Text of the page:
Cyclists will soon have to follow new guidelines regarding bicycle use on campus. The University of Calgary is planning to construct bike shelters as well as introduce no-ride zones at the school.
"What we want to try to do is create better relationships between the pedestrians and the cyclists," said vice-president facilities management and development Bob Ellard. "Our strategy is to encourage people to bring their bikes but in a manageable way."
The Taylor Family Library Quadrangle is one planned no-ride zone. Ellard said bike shelters will be conveniently located in order to accommodate the no-ride areas.
Designed by environmental design students at the U of C, each shelter is estimated to accommodate 30 to 50 bikes, with construction scheduled for spring.
"If it proves to be the right way to go we will have six in total in various locations around campus," said Ellard. "We are trying to locate them in logical areas so people can go there, lock their bike with the assurance that it is safe."
The plan for the new shelters has been met with enthusiasm from the campus community including Bike Root, a not-for-profit community bike shop on campus.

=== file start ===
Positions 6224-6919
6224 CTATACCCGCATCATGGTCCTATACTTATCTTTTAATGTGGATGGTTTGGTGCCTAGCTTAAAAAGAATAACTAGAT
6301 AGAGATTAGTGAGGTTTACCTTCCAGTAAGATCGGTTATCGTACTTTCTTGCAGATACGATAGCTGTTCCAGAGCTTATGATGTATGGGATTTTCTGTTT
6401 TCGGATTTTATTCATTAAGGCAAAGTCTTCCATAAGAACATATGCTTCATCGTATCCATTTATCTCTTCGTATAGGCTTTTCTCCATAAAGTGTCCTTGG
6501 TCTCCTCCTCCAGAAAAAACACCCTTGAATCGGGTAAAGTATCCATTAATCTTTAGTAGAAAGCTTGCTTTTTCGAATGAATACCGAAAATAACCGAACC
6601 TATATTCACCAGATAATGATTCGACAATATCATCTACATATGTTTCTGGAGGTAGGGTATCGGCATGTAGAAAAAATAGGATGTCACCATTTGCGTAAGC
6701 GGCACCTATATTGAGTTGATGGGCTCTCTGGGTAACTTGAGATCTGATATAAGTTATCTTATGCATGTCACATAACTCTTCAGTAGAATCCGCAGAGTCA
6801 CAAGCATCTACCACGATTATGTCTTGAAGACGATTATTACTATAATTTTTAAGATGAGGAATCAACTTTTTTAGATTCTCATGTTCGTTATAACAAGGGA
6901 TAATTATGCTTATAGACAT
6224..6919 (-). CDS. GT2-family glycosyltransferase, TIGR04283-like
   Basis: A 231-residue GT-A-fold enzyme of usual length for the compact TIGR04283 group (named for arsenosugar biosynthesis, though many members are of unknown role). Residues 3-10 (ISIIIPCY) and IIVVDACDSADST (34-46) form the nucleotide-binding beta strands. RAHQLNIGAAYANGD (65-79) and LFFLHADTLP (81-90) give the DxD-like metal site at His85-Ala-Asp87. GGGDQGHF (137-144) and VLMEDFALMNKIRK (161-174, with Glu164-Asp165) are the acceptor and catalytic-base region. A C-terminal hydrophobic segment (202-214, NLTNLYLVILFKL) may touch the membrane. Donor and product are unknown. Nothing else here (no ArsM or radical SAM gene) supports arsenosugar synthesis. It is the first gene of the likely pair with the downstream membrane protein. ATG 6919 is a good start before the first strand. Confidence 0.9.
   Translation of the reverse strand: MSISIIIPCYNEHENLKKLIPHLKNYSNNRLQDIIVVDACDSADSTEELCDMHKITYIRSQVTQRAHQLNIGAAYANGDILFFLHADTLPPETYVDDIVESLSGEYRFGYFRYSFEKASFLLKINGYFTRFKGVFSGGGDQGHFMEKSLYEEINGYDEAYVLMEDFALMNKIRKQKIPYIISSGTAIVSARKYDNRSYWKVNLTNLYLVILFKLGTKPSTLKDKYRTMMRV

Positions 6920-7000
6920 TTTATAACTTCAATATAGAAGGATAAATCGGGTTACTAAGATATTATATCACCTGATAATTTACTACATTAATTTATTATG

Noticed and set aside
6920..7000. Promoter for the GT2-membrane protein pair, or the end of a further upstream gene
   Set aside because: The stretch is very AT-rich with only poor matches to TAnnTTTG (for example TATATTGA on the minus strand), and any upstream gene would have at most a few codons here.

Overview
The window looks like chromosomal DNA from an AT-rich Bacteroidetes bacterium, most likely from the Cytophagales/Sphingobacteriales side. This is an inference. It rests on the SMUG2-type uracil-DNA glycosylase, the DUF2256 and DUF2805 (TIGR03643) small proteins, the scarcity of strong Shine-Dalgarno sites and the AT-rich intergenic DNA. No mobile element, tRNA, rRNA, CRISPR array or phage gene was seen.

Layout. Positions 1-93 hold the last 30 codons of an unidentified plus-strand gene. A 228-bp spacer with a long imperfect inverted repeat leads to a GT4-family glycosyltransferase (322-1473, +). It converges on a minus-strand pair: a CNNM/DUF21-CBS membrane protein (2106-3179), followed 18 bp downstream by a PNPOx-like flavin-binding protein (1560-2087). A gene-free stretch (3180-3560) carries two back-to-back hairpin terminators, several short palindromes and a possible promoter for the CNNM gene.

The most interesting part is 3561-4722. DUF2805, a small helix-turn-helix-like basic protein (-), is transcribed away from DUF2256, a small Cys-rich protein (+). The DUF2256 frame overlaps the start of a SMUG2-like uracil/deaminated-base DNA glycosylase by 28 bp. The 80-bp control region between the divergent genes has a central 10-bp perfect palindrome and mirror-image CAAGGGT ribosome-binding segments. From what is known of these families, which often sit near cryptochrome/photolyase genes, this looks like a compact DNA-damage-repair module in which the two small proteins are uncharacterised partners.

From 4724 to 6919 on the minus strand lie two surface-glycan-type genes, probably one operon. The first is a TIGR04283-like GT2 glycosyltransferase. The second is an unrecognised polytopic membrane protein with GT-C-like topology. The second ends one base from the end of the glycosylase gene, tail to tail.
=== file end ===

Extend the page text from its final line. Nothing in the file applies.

"I think it is really awesome," said Bike Root volunteer Robert Wilson. "A guy came in the other day talking about how he got his bike stolen on campus and it was brand new and he had a nice lock on there, so I think bike shelters are a great idea because it will add to campus security."
Ellard said the bike shelters and guidelines on bike routes on campus are being dealt with as a package deal. By fall 2011 Ellard hopes to inform students on the new guidelines and no-ride areas.
"We haven't developed a total communication strategy but it will be through existing communication opportunities on campus," said Ellard.
Ellard said after the plans are rolled out students shouldn't be concerned that punishment is the goal of the change.
"In terms of enforcement we don't want to get punitive with people who don't want to abide by the rules," said Ellard. "We do want people to respect the fact that if you're riding your bike and I'm walking, we don't want to run into each other."
"I think people are pretty respectful and I definitely think there is that mutual respect between pedestrians and cyclists," said Wilson. "I haven't seen any blatant abuses of that. I think everyone is pretty good about riding with care and being aware about what is going on around them."
Ellard agreed that bicycle use at the school is generally safe but said it could improve with the implementation of the new zoning rules.
"There has been a few incidents on campus, nothing too serious, but at some point someone's going to get knocked down and hurt and we don't want that to happen," said Ellard. "The easiest way is to put some reasonable guidelines to help people conduct themselves."